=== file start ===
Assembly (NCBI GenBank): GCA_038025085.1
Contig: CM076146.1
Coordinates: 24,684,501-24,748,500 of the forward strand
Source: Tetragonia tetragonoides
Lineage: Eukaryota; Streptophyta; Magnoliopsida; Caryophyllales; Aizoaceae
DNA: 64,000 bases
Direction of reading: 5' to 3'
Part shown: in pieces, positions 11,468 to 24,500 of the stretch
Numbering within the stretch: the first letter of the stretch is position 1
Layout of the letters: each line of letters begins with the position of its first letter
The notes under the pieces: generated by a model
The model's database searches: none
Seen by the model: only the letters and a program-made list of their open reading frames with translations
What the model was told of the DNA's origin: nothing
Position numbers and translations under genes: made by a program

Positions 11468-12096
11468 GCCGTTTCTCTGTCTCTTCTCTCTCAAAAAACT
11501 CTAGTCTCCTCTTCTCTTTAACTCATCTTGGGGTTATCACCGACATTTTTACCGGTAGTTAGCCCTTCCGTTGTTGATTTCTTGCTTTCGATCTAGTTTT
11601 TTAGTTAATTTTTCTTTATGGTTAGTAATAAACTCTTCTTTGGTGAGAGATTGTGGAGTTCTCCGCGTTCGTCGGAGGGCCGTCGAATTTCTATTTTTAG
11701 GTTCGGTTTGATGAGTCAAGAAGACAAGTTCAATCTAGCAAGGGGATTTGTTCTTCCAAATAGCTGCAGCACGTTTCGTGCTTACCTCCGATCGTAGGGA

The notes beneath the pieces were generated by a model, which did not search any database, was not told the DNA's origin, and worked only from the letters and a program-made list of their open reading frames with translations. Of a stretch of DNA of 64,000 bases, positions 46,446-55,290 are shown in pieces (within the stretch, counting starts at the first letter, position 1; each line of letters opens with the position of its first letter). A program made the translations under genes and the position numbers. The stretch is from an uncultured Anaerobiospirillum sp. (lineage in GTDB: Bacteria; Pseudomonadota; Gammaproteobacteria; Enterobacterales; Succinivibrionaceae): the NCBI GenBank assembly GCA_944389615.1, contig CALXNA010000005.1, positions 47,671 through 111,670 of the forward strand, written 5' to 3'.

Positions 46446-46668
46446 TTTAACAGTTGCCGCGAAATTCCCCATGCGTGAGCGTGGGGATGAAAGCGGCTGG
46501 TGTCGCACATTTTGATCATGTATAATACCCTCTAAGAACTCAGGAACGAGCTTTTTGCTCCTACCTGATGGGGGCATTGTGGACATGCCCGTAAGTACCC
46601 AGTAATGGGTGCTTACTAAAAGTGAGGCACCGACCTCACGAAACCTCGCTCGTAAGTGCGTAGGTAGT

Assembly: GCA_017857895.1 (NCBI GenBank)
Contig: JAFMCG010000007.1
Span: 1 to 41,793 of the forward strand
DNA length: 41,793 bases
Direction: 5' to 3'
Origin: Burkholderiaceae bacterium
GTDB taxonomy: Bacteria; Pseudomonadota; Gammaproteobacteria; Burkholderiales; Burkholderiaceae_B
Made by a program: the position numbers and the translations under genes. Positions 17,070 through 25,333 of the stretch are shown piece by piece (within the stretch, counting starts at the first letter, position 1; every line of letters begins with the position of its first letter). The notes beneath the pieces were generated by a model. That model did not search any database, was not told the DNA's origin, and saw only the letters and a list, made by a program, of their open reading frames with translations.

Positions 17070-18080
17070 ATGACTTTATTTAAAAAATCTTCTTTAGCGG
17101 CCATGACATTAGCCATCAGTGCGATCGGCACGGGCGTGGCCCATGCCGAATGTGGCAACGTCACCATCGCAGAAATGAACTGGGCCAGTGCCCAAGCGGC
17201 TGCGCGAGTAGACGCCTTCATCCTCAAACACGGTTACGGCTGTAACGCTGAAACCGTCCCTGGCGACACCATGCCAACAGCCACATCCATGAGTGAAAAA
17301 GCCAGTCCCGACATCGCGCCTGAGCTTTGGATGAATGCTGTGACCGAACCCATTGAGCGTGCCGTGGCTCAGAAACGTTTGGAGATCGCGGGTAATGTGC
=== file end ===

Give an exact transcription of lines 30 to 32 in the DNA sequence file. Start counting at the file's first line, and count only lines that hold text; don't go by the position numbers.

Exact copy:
Direction: 5' to 3'
Origin: Burkholderiaceae bacterium
GTDB taxonomy: Bacteria; Pseudomonadota; Gammaproteobacteria; Burkholderiales; Burkholderiaceae_B